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As of Monday, March 3, 2015, a large piece of demolition machinery had been offloaded just inside the property line fence of the old Greyhound ‘Carolina Coach’ warehouse and outbuilding complex in downtown south Raleigh and workers were on site inside the large building at left. Demolition permits have been approved by the City of Raleigh for four of the five buildings on the block square site. Harry Lynch hlynch@newsobserver.com

The Carolina Coach property used to be a depot for the Carolina Trailways bus lines, dating back to 1939. In 2015, several brick warehouse buildings there were demolished after one of them partially collapsed, despite some groups calling for the buildings to be preserved, The News & Observer reported at the time.

Several groups were interested in buying the property back then, including the nonprofit Passage Home and downtown developer and restaurant owner Greg Hatem, but both backed off after the buildings were torn down, The News & Observer reported.

At the time, Hatem told The N&O that the area was still too industrial, saying “it’s going to take, I believe, a decade before the character of that area really changes.”

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A large piece of machinery started the demolition of the long bus garage building Tuesday, March 3rd, 2015 at the old Greyhound ‘Carolina Coach’ warehouse and outbuilding complex on South Blount Street in downtown Raleigh. Demolition permits had been approved by the City of Raleigh for four of the five buildings on site. Harry Lynch hlynch@newsobserver.com

A year later, a police-involved shooting on Bragg Street, a few blocks from the Blount Street site, heightened tensions between residents there and the Raleigh Police Department.

But the area’s character has changed dramatically in the two years since Stanley Martin has been eying the Carolina Coach property, Weller said, pointing to other homes that have been built in the neighborhood recently.

“I think for sure it can” handle this sort of development now, Weller said. “There has been a wave of change in that neighborhood. In the last 12 to 18 months, especially, it has changed drastically.”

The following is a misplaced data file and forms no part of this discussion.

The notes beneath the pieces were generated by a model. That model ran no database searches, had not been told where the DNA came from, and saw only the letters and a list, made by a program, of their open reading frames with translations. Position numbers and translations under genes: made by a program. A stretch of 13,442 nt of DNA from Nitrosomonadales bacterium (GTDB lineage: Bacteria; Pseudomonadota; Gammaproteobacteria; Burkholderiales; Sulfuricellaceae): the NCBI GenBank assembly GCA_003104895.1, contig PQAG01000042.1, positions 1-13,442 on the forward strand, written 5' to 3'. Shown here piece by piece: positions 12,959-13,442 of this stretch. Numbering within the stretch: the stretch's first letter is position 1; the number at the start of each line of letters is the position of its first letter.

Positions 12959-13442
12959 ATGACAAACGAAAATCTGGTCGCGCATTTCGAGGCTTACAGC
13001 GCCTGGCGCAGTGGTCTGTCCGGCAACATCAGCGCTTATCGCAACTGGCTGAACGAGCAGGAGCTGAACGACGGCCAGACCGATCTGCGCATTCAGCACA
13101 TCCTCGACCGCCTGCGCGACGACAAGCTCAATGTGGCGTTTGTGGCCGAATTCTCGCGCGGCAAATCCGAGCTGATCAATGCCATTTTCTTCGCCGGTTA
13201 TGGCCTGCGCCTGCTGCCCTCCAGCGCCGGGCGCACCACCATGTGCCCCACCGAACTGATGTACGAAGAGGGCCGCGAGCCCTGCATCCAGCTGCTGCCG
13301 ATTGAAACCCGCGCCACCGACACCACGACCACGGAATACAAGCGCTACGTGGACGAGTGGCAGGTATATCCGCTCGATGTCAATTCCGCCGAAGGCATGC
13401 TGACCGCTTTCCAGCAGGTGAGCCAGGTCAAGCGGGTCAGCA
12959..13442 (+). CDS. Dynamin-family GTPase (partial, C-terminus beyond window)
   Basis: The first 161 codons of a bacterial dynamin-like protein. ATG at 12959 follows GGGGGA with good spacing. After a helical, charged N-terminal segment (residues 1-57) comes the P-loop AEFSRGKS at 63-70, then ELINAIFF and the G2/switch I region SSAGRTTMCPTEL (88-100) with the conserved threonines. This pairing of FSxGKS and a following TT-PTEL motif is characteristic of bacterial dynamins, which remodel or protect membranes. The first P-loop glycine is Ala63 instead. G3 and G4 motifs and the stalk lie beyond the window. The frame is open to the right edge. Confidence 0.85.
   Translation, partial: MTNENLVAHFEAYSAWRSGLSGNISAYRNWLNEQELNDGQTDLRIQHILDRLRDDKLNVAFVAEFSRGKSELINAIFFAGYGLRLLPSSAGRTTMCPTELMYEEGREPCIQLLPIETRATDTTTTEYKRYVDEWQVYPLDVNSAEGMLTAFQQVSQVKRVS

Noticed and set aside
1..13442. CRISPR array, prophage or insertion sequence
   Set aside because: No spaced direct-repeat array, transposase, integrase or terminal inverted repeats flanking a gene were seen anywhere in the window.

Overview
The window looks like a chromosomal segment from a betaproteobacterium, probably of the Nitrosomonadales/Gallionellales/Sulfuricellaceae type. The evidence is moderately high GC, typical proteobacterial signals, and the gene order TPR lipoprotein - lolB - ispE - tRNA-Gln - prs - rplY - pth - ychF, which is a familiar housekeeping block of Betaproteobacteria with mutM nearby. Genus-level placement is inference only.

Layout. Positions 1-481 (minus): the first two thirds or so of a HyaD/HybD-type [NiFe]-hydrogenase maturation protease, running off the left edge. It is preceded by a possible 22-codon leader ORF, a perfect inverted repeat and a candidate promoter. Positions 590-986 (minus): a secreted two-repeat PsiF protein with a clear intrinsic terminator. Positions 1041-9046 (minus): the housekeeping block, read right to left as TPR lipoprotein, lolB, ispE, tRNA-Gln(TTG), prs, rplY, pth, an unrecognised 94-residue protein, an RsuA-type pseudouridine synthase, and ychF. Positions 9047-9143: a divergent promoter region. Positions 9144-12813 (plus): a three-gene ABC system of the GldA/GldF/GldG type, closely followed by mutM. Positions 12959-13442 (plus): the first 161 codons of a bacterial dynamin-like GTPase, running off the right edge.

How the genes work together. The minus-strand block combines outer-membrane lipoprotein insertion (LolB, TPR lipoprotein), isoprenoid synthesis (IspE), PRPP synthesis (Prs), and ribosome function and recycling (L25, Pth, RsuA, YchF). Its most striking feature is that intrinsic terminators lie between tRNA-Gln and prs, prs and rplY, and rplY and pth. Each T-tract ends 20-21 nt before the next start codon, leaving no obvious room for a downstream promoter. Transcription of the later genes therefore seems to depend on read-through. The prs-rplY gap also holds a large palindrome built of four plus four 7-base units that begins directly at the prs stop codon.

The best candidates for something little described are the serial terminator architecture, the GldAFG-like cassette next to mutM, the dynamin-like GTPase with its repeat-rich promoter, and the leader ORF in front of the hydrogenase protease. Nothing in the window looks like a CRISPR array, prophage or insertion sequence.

Interest in the area south of MLK Boulevard has heated up in general in the past two years.

Near the Carolina Coach property, an old Cargill plant was demolished with the intention of attracting developers to build there — and last year, Raleigh development firm Five Horizons Development filed a rezoning request to allow buildings of up to 20 stories to be built along part of South Saunders Street. The redevelopment of Dorothea Dix Park has also fueled interest in the southern edge of downtown.

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What was once a warehouse space for Greyhound and Carolina Coach buses may now become a housing development. The vacant property, which has been empty for years, was sold in December for $4 million to Stanley Martin, a home builder based out of Virginia. Julia Wall jwall@newsobserver.com

The increasing interest has led to concerns that rising land values will push out longtime residents of southeastern Raleigh.

And while Stanley Martin’s potential development won’t be affordable housing by any means, Birch said, it will likely create some housing that is cheaper than some of the other new construction nearby.

“Some of the bottom-floor units could go for somewhere in the upper $200,000s,” Birch said.